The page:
Eton and Harrow use their contacts to help state pupils with careers advice
15th October 2019
Elite private schools including Eton and Harrow have pledged to open their contact books to help state school pupils get ahead in the world of work.
More than 60 head teachers affiliated with the Headmasters’ and Headmistresses’ Conference (HMC), an association of independent schools, have pledged to ask alumni, parents, staff and other contacts to give careers talks to pupils from state schools.
The private school heads are throwing their weight behind ‘I Am #InspiringTheFuture’ - a national campaign which is being run by the charity Education and Employers.
Mike Buchanan, the executive director of HMC, said: “Our schools are rich with resources, and our members spend their lives building young people’s futures. It is what motivates them as teachers and heads.
“So they are ready and willing to help provide the calibre of speakers who can make a real difference to the lives of millions of children around the country.”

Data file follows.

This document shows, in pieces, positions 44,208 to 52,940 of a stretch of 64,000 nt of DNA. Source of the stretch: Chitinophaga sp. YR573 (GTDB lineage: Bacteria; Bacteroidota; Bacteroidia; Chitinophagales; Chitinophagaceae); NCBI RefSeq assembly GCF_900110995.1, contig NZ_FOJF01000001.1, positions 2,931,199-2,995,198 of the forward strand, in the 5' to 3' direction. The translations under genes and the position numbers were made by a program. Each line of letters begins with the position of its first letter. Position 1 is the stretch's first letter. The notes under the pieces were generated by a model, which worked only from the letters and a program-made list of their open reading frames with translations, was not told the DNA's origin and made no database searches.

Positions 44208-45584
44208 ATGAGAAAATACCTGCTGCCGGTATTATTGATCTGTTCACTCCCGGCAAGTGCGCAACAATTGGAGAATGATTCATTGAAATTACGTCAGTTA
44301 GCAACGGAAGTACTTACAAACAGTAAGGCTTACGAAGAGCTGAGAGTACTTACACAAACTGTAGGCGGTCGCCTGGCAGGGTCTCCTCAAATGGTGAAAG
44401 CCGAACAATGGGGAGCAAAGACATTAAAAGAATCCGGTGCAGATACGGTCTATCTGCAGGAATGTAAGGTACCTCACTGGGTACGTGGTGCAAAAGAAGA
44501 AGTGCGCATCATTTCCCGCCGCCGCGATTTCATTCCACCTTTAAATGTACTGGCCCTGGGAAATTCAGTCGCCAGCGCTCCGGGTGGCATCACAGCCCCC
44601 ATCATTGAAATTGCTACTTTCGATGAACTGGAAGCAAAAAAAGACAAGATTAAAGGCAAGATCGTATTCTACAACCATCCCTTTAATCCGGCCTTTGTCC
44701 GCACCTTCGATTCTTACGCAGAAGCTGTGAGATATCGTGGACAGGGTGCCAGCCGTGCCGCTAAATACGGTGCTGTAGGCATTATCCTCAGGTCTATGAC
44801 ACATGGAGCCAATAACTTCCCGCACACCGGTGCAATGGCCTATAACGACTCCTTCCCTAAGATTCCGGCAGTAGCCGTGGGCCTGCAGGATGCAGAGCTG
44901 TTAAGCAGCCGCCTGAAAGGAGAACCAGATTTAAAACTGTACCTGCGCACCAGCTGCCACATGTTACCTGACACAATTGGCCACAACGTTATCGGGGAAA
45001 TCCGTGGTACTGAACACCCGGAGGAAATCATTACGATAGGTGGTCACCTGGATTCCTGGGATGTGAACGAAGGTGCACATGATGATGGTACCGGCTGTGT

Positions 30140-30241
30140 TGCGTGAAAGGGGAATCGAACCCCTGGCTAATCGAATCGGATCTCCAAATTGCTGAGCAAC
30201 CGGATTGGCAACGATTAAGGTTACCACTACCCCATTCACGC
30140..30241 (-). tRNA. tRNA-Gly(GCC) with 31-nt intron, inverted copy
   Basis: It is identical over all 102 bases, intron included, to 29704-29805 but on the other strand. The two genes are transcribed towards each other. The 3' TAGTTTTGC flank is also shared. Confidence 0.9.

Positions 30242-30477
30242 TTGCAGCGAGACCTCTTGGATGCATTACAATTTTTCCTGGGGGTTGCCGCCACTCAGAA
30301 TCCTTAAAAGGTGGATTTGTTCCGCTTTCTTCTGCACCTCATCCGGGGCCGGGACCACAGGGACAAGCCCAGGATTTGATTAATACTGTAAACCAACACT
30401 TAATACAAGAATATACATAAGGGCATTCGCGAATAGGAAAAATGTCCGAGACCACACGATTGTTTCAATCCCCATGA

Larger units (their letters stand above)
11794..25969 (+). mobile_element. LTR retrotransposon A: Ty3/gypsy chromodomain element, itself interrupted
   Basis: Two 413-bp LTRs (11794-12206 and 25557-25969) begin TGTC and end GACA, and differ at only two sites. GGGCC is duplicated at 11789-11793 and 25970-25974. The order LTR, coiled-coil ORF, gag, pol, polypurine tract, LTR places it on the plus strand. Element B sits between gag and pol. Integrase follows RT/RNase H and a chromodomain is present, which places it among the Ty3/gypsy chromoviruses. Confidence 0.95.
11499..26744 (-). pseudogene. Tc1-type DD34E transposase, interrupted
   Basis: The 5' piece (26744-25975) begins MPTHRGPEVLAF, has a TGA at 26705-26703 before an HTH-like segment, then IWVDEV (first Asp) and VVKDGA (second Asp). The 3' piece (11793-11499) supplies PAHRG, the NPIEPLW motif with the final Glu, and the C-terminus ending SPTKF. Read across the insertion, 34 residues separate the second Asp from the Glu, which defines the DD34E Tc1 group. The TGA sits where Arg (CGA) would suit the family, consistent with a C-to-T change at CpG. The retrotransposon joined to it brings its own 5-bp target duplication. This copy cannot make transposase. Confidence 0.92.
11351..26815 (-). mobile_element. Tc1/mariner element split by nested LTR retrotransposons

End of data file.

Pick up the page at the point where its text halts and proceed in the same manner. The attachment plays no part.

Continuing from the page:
‘Abolish Eton’ may be a snappy slogan but implementing it would be costly and drawn-out
The Labour party conference last month voted to integrate private schools into the state sector and redistribute their assets. The slogan of the campaign? Abolish Eton.
The mechanics would be worked out if and when Labour is in government. Outright expropriation is not on the agenda, it insists. But if there is compensation for an asset grab, how would it be calculated? Labour has suggested the cost of water nationalisation would be less than £15bn — the book value of the 15 English water companies. Lex has estimated that compensation for National Grid’s UK assets might be just £1bn more. A similar value looks plausible for the assets of independent schools. One guide to their value is that it would cost nearly £19bn to replace them — £10.7bn for the land and £7.9bn in building costs — according to a study by Oxford Economics for the Independent Schools Council. But that used residential land prices. Without planning permission to change their use, existing private schools might not be worth so much.
A Labour government might opt to ratchet up costs or tax endowments until independent schools had to switch to the state system to survive. Whatever the approach taken, the legal arguments will be epic. Schools, fighting for their lives, will defend themselves fiercely. “Abolish Eton” is a snappy slogan. Implementing it would be scrappy, costly and drawn-out.